On 22 June, Federal Environment Minister Tanya Plibersek introduced new laws that would allow companies to transport carbon emissions beyond Australian borders for the purpose of undersea ‘carbon capture and storage’ (‘CCS’).
The proposed ‘Environment Protection (Sea Dumping) Amendment (Using New Technologies to Fight Climate Change’ Bill would set up a system for companies to ship carbon emissions generated in Australia into another country’s waters to inject under the seabed, and vice versa: CO2 emissions created in other countries could be imported into Australia for injection under the Australian seabed.
Environmental Justice Australia made a submission on the Bill in July 2023. We’re concerned the proposal to import and export carbon emissions raises several serious climate justice and environmental issues which are not addressed in the Bill.
CCS is a very risky and expensive process which has not been proven to work at the huge scale needed to seriously address the emissions from fossil fuel extraction and use which are driving the climate crisis.
Some fossil fuel companies claim that by capturing CO2 emissions from a pollution source, like a fossil gas field or a coal-fired power station, and injecting them deep underground, CCS can neutralise the carbon pollution from coal and gas use.
However, large-scale CCS projects have consistently struggled with technical issues and failed to meet emissions avoidance targets. Critically, even if CCS did work, the CCS projects that fossil fuel companies are proposing in Australia will not avoid all, or even most, of the emissions from the coal or gas industry.
This is because there are many sources of greenhouse gas emissions from these industries which CCS doesn’t address – for example, the ‘fugitive’ methane emissions which escape during the extraction of coal before it arrives at the power station, or the carbon pollution from burning gas in people’s homes.
ENABLING MORE FOSSIL FUELS
The new import/export system set up by the Bill would facilitate new CCS projects, but the Bill doesn’t contain any provisions to make sure that these CCS projects are making a genuine contribution to climate change, and aren’t just greenwashing fossil fuels.
One of the most-progressed projects that would require permits under the Bill is Santos’s proposal to export waste CO2 from sources in Australia, including the Barossa offshore gas field, and it into East Timorese waters for injection into the Bayu-Undan gas field. The Barossa gas field contains a high proportion of CO2 alongside the product gas, methane, so Santos is proposing this CCS project as a way of dealing with the huge volumes of CO2 pollution that would result from exploiting the Barossa field.
However, even though the fugitive carbon emissions from the Barossa field would be considerable, the combustion emissions from the end-use of the gas are much, much larger. The CCS component of the Barossa development would do nothing to address these combustion emissions, meaning that this project would still be a massive carbon bomb.
The Bayu-Undan/Barossa project also raises serious questions about why it is fair or justified for a wealthy country like Australia to enact legislation that would allow it to avoid responsibility for dealing with its greenhouse gas emissions by exporting them to other countries.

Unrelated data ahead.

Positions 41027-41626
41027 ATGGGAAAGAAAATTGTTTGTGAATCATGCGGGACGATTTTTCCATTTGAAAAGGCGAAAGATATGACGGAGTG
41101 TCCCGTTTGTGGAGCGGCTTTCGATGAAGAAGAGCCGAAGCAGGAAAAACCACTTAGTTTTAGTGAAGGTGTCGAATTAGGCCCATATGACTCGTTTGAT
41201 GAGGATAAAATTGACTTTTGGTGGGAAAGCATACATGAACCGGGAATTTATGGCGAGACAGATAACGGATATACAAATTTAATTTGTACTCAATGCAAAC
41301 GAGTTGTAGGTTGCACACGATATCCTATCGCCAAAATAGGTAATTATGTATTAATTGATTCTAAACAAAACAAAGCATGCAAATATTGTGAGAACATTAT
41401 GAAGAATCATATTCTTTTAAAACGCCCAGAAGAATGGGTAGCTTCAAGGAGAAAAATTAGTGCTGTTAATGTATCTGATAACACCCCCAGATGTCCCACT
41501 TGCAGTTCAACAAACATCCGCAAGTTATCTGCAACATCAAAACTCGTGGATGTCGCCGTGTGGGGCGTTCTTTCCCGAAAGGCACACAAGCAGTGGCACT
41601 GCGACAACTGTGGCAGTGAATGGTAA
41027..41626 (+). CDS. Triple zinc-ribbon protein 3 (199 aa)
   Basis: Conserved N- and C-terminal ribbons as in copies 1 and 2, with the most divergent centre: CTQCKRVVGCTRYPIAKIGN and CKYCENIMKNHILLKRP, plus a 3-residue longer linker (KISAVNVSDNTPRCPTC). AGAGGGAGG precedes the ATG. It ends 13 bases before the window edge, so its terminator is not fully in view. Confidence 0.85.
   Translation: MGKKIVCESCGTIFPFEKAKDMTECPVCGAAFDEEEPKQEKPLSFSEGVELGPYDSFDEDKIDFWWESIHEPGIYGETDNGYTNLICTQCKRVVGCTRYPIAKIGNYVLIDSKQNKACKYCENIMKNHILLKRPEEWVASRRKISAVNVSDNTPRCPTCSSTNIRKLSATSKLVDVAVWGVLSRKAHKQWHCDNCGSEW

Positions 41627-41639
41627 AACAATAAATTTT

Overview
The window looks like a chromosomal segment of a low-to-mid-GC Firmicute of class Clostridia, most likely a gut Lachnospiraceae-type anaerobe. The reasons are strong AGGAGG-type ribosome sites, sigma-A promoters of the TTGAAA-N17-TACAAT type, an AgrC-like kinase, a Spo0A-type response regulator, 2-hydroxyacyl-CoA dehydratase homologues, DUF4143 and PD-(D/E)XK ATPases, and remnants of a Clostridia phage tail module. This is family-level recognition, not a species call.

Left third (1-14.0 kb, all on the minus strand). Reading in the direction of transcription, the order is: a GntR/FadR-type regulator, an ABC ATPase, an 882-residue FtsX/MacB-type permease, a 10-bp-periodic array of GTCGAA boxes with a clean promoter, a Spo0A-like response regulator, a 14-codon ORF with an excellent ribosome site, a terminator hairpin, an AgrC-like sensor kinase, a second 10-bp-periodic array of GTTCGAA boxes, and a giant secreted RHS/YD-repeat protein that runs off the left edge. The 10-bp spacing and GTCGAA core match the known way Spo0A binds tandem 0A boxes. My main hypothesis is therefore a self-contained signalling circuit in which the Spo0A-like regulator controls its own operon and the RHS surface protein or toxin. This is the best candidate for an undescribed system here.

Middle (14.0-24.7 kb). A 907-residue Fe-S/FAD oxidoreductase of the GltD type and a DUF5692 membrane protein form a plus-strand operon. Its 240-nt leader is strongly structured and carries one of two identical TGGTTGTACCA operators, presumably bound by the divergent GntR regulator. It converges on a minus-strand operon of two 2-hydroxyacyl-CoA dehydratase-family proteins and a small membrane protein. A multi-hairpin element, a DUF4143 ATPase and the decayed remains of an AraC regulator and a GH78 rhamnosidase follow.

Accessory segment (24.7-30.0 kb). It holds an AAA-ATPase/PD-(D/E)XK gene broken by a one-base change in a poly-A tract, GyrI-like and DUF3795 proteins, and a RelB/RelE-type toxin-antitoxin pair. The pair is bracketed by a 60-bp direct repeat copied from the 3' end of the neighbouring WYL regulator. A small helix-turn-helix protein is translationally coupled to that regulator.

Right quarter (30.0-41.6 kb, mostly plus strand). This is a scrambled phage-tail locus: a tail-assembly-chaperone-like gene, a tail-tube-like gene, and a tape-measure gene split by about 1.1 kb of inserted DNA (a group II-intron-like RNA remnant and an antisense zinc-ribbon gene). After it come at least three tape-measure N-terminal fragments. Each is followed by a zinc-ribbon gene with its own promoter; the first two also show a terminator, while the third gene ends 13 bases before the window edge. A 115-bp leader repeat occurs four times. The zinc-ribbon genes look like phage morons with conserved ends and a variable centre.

As one of the world’s highest per-capita emitters, Australia has both the resources and responsibility to deal with its own emissions, and should not be trying to shirk this responsibility by dumping pollution on its neighbours.
INADEQUATE RISK MANAGEMENT
Another, related problem is that when deciding whether to allow Australian carbon emissions to be exported, there is no requirement under the Bill for the Minister to consider in-depth how likely it is that the CO2 will be successfully stored and properly monitored once it is overseas.
The two Norwegian CCS projects often cited by CCS proponents as evidence of the technology’s effectiveness, Sleipner and Snøhvit, were set up in a robust regulatory environment with close government oversight, and have still required billions of dollars in constant, rigorous monitoring and engineering adjustments over their lifespan to avoid the escape of injected CO2.
With no requirement for the Minister to ensure exported carbon emissions are subject to this kind of close oversight once sent overseas, and with potentially limited ability for Australia to enter foreign waters to conduct its own monitoring, the Bill provides no assurance to the Australian community that exported emissions wouldn’t sooner or later find their way into the atmosphere and exacerbate dangerous climate change.
The Bill has been referred to the Senate Environment and Communications Legislation Committee for scrutiny before it is debated in the Senate. EJA provided a submission raising these issues to the Committee to support its inquiry into the Bill, alongside many other environmental and climate organisations which share our concerns with the proposal to import and export carbon emissions.
The Committee is due to make its report about the Bill on 27 July, after which date it will be debated in Parliament. We hope that even if the Bill is ultimately passed into law, our recommendations as to how the text of the Bill could be strengthened might be adopted.
Contributing to processes like the Committee scrutiny of this Bill is part of EJA’s close watching brief on CCS developments in Australia, and our work to make sure that the regulation of this risky and unproven technology is as robust as it can be.